December 2018 Newsletter
Budgeting for Leadership Development
High-performing companies have learned that enabling young leaders to learn on the job is integral in keeping your top talent.
At Tigrett Leadership Academy, we spent decades developing leaders for government entities, non-profits, and the private sector. Tell us what your challenges are, and we will tailor a program to fit your needs. Contact Tiffany as you plan your FY 2019 budget at 717-334-9089.
Steve Watkins from Investor's Business Daily recently interviewed Antigoni Ladd, a founder and the executive vice president of Tigrett Leadership Academy, invoking her wisdom on setting goals, courage, and conviction.
Persevere By Finding Courage In Your Convictions
You must persevere to get past those roadblocks that inevitably crop up in any venture. Get past them by having unshakable faith in what you're doing. That's how leaders such as Mahatma Gandhi and Eleanor Roosevelt forged ahead.
"Ask yourself what values and causes you believe in personally," said Antigoni Ladd, of the Gettysburg, Pa.-based company, which uses examples from history in its lessons.
Set your goals. Abraham Lincoln met with plenty of opposition in trying to unite the country under his vision, Ladd says. He wanted the U.S. to be a model of democracy for the world. That view helped him persevere even as he encountered fierce opposition.
"Persistence is doing whatever it takes to get you to your vision," Ladd said. "Lincoln was driven by his vision of what the U.S. should be. He was certain of what he wanted for the long term, so if he had a failure, he kept going."
Have conviction. Stick to your guns if you're confident in your ideas. Even when Winston Churchill was out of favor with British parliament before World War II began, he could see Germany was rearming. He gathered reports and studied the situation, Ladd says. Once he became prime minister, he was prepared. He sold Britain's war cabinet and the British people on the importance of going to war to stop Germany.
"He was so embedded in that vision of victory!" Ladd said.
Expect a roadblock. If you're striving to achieve something important, it's inevitable that you'll hit obstacles on the way.
"Any great accomplishment at one time was considered an impossible dream," said Joe Tye, CEOand head coach at Solon, Iowa-based consulting and training firm Values Coach. "The bigger the dream, the bigger the challenges."
Get ready. Prepare at all levels to persevere to get past hurdles, keep a positive outlook and have a clear vision of what you want to achieve to overcome them, Tye says. Many new businesses fail, but Tye says it's up to the owner. Leaders who persevere by making a call to one more bank or check in with one more potential client tend to succeed, he says.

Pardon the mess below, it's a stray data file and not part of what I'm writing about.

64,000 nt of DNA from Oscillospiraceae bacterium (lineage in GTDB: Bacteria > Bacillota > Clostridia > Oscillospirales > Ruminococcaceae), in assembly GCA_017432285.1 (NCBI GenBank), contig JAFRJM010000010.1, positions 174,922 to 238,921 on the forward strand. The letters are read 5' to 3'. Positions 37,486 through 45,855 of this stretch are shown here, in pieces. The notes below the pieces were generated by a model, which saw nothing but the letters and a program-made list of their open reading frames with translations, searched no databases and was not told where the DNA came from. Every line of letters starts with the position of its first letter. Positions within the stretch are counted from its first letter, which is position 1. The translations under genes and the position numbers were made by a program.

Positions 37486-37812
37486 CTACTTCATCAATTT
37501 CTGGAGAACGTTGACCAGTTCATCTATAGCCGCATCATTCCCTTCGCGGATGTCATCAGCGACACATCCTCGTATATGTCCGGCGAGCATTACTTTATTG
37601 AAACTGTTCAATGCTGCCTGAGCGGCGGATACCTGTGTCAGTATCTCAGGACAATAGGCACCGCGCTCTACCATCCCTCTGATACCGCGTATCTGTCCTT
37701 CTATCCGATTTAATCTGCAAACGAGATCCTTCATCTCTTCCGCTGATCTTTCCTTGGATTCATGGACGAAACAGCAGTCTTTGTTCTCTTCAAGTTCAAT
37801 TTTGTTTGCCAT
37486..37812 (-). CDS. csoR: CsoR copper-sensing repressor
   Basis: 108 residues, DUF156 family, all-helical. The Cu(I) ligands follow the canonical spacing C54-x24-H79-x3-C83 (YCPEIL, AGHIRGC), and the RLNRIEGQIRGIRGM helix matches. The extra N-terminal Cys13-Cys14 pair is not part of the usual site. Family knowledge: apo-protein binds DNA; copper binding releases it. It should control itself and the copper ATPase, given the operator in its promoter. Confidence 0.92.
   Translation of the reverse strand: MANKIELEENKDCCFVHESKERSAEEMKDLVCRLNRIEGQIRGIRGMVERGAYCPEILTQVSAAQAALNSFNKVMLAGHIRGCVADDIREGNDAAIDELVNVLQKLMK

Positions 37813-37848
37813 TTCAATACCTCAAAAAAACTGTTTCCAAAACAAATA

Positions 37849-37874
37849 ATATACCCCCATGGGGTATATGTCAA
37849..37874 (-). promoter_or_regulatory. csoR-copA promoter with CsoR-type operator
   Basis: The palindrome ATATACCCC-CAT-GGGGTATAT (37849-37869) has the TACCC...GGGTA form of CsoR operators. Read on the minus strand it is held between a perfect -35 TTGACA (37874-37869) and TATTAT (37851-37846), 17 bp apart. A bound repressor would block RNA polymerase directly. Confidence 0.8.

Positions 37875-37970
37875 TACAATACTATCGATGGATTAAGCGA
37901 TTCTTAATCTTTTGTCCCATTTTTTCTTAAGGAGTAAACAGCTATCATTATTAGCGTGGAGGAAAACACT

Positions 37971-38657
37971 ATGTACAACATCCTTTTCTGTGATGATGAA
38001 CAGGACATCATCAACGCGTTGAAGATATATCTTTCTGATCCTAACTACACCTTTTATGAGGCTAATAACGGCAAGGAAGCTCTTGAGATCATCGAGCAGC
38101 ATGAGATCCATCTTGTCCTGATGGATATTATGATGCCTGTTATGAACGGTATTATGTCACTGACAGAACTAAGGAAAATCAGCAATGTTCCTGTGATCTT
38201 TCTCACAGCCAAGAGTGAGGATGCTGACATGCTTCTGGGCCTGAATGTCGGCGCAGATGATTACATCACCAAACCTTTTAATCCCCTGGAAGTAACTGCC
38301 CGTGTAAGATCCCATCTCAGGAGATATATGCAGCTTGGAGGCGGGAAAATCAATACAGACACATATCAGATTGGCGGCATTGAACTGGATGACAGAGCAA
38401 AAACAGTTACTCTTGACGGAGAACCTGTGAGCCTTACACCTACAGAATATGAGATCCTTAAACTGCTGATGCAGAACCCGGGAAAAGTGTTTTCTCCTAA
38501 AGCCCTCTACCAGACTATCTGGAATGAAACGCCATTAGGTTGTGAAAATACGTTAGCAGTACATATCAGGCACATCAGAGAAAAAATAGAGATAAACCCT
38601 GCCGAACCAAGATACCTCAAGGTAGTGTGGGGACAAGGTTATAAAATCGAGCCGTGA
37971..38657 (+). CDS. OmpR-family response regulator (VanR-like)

"Businesses do not fail; owners quit," he said.
Keep at it. When Harland Sanders started trying to franchise his fried chicken concept he was rejected by many restaurants (legend has it he received 1,009 rejections) before succeeding. He had worked hard perfecting his combination of spices and method of cooking the chicken in a pressure cooker. Restaurant owners continually told him that they already knew how to make fried chicken. He forged on until he built it into Kentucky Fried Chicken.
"He knew what he wanted to accomplish and refused to give up," Ladd said.
Address the problem. It's vital to make sure your group doesn't start to lose faith if you encounter obstacles. If morale begins to slip, find the cause and deal with it. It might be a disgruntled member talking negatively or a communication problem you need to rectify.
"Once the cause is discovered and the situation can be corrected, the team morale will again enter a positive zone, all due to the perseverance of the team leader," Ladd said.
Know when to shift. Tye calls it a "broad and fuzzy line" between sticking to your guns and stubbornly persevering in your beliefs, even if your plan is unworkable.
"If something is not working, try something else, but don't quit," Tye said.
See opportunity. View hurdles as chances to achieve. Tye believes that Randy Pausch, the late Carnegie Mellon University professor who wrote "The Last Lecture," said it best: "Brick walls are not there to keep us out. Brick walls are there to give us a chance to show how badly we want something."